Despite large private holdings of secondary investment properties, rental markets are still developing in China. Around 15 per cent of China's population live in rental housing, which is much lower than the average in the OECD (JLL 2018; OECD 2020). This low rate reflects limited financial incentives for developers to build and manage rental housing themselves, and households preferring to leave property unoccupied and use it as a store of value. These factors contribute to China's high urban property vacancy rate, which was estimated at 21 per cent in 2017 (Gan 2018).

The property sector is significant to China's economy and Australia's exports

The growth in private home ownership led to residential investment accounting for around 20 per cent of China's GDP at its peak in 2016, which is very high by international standards (Graph 1). Growth in residential investment has contributed significantly to Chinese GDP growth over the past two decades through both direct and indirect channels (Graph 2). These indirect channels includes investment in equipment and purchases of materials used in construction, such as steel.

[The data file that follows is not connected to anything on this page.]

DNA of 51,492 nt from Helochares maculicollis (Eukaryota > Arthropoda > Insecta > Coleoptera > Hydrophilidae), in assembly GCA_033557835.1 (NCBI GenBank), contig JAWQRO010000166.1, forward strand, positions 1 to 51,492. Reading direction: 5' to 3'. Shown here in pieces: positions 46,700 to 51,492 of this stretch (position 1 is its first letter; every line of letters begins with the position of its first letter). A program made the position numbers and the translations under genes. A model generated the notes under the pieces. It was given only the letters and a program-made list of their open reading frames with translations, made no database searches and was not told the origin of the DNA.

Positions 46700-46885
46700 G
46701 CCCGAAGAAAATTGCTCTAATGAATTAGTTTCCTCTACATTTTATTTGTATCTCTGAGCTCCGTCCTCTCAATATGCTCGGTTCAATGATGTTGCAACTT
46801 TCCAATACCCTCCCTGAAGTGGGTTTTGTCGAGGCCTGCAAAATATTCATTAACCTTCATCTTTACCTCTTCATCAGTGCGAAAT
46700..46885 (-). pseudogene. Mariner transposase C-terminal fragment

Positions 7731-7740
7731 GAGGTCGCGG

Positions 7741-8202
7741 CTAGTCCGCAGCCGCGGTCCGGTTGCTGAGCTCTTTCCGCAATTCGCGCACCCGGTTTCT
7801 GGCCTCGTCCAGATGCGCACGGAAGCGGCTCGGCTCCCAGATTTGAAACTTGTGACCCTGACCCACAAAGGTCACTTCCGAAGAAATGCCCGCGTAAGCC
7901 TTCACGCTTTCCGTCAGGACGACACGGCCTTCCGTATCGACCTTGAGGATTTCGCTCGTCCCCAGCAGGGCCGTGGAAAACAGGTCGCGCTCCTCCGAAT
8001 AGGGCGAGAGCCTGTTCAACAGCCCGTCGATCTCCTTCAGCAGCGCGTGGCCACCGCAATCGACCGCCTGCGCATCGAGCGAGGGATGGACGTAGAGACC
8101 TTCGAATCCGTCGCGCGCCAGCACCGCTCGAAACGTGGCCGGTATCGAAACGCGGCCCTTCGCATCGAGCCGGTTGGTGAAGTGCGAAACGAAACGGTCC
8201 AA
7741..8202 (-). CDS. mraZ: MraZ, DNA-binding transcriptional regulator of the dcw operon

Graph 1
Graph 1: Residential Gross Fixed Capital Formation
Graph 2
Graph 2: China - Residential Investment

Given its size, cycles in Chinese GDP often reflect developments in the property sector, and housing represents a direct source of vulnerability for the Chinese economy. The concentration of household assets in property means that a significant decline in prices could also weigh on consumption as households respond to a reduction in their wealth.[2] In addition, proceeds from land use rights accounted for around a quarter of total revenues in the consolidated general government budget in 2019 and are a particularly important source of funding for local governments. Sharp falls in land sales revenue would put a strain on local government finances and could affect other fiscal spending. Such falls are rare but not unprecedented. For example, the slowdown in the Chinese property market between 2014 and 2015 resulted in a decline in land sales revenue of almost 25 per cent. This decline was quickly reversed, with land sales revenues increasing strongly in 2016 and 2017.